While Los Zetas may be operating now in more states than the Sinaloa Federation, the latter is not only the oldest but still the largest cartel with tens of thousands of operatives and gang members under its sway. El Chapo’s organization dominates most of western Mexico and controls Ciudad Juarez, a crucial drug plaza.

Further, aside from the differences in command structure and membership, Los Zetas, who are primarily dealers, are in many ways less rooted in the drug business. “The Sinaloans are farmers – marijuana and heroin will always be grown by them,” says Islas. “They are producers and that is why they where able to develop the meth market.”

He believes that Los Zetas’ greatest weakness lies in its membership base. “Their recruitment process is based on recommendations and this is why they are easier to infiltrate.” It is a vulnerability the cartel seems aware of:  the cartel has a “counterintelligence apparatus to detect intruders and is more violent (than the Sinaloan Federation)” in order to enforce loyalty.

Both cartels are expansionary further afield in Central America and the Caribbean. Central America offers vulnerable states with underfunded and ill-equipped armed forces and high levels of poverty, and Los Zetas has exploited that visibly in Guatemala, triggering alarm across the region.

But of the two, say Mexican and Central American officials, the Sinaloa cartel is making more headway overseas, despite the publicity that has followed Los Zetas’ entry into Guatemala.

According to PGR officials El Chapo is searching constantly to develop more international alliances and has highly developed ties and pacts across Latin America, Asia and West Africa. Since 2005 the Sinaloa Federation has pursued and cultivated ties in China, Thailand and India to secure precursor chemicals.

In the last two years a series of arrests of Sinaloa operatives in the cocaine-producing states of Peru and Bolivia suggests that the Sinaloans are not nervous about moving into territory traditionally considered the preserve of Colombian organized crime.

And that includes Colombia itself, where in 2009 more than seventy properties worth more than $50 million were seized by authorities linked to the Sinaloa Federation. At the time of the asset seizures, the Colombian police chief Oscar Naranjo said: “We have evidence of Mexicans sitting in Medellin, sitting in Cali, sitting in Pereira, in Barranquilla.”

And El Chapo has increased the federation’s presence in the Caribbean, where authorities in the Dominican Republic say they have detected in the north of the island the presence of the Sinaloa cartel. Anibal de Castro, the Caribbean country’s ambassador to the United States, told a U.S. Senate hearing earlier this that the Sinaloa cartel “seeks to create a route to Europe via the Dominican Republic.”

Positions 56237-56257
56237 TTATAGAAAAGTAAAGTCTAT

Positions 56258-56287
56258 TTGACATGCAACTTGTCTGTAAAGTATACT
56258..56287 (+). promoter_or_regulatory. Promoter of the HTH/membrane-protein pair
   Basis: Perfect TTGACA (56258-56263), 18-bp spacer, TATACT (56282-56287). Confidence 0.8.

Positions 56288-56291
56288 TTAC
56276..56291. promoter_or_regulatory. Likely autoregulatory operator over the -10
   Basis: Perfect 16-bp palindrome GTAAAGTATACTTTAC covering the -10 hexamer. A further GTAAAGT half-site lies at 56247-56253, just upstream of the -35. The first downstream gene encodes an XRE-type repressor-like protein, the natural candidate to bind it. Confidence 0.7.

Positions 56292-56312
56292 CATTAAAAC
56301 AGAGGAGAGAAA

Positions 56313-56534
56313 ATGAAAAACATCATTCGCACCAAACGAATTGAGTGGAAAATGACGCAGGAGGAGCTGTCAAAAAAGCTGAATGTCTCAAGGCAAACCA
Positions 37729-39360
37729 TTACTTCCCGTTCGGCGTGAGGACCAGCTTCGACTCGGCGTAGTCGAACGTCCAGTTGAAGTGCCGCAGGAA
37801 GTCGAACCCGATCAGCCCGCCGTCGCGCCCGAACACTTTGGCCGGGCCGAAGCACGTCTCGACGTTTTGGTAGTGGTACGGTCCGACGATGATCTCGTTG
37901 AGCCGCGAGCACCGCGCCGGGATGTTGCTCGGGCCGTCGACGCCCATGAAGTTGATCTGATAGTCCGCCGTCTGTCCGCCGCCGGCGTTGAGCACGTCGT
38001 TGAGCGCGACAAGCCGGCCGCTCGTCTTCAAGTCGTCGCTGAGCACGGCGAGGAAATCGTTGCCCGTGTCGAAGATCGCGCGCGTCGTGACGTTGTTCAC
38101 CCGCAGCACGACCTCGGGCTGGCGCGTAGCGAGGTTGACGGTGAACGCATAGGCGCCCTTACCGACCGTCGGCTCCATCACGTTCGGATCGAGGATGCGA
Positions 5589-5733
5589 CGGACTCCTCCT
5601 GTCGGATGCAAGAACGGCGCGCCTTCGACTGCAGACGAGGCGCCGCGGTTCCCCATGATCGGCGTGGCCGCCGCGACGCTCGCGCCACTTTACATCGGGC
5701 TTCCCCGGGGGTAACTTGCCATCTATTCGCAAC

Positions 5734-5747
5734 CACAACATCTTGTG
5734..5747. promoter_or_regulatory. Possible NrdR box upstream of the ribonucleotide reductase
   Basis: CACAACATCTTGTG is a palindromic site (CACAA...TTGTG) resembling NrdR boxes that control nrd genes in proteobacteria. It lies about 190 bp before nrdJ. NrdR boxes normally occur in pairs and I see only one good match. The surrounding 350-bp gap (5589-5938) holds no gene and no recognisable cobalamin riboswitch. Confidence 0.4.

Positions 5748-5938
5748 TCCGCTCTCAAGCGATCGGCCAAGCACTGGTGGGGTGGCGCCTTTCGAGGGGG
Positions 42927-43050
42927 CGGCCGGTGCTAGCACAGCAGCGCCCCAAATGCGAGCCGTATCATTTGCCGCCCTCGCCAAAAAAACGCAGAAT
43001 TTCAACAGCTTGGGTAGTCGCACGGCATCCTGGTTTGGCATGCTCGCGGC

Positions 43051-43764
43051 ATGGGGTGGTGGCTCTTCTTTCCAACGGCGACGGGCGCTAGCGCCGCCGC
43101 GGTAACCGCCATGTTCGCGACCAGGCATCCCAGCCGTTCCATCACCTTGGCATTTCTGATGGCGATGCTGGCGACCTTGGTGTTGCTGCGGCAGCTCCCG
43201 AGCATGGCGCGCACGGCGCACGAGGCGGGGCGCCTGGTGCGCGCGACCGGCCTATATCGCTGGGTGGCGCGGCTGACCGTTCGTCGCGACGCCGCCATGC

In the struggle for mastery, Los Zetas may go in for more gruesome and headline-catching violence, but according to a federal government study called  “Information on the Phenomenon of Crime in Mexico,” until August 2010 at least the Sinaloa cartel was behind 84 percent of the drug-related slayings in Mexico.

 

 

The Arrest of El Jaguar

Another serious law-enforcement blow delivered against the Sinaloa cartel in the state of Chihuahua has prompted confidence among Mexican officials that it is only a matter time before they manage to catch the transnational crime group’s elusive leader, Joaquin “El Chapo” Guzman.

The arrest in February of Jose Antonio Torres Marrufo, the alleged leader of the Gente Nueva gang, an enforcement group within the Sinaloa drug cartel, came just days after the fatal shooting by an army special-forces unit of another aide to Guzman, Luis Alberto Cabrera Sarabia.  Cabrera’s brother, Felipe, thought to be one of the most trusted of Guzman lieutenants, was arrested in December.

All three fulfilled major roles for the Sinaloa cartel in Chihuahua and the neighboring state of Durango. Their collective loss to the cartel represents the biggest setback Guzman has experienced in years, say Mexican law-enforcement officials.

Marrufo was arrested in Leon, in central Guanajuato state, along with his bodyguard, Manuel Alonso Magaña Barajas, a 26-year-old native of Mazatlan, Sinaloa. The two were traveling in a Land Rover and weapons, crystal meth and communications equipment were seized by police. Mexico’s counter-narcotics police chief, Ramon Eduardo Pequeno, said at a press conference during which Torres was presented to the media: “This arrest represents a strong blow to the Cartel del Pacifico.”

Torres Marrufo, nicknamed El Jaguar, was wanted in connection with numerous crimes, including murder, extortion, kidnapping and the sale and distribution of drugs, according to the Mexican attorney general’s office, who offered a $150,000 reward for his capture.

He is subject also of an arrest warrant issued by U.S. authorities in El Paso, Texas. The U.S. federal indictment in El Paso charges him with conspiracy to distribute marijuana and cocaine, distribution of cocaine, money laundering and supplying drug traffickers with firearms.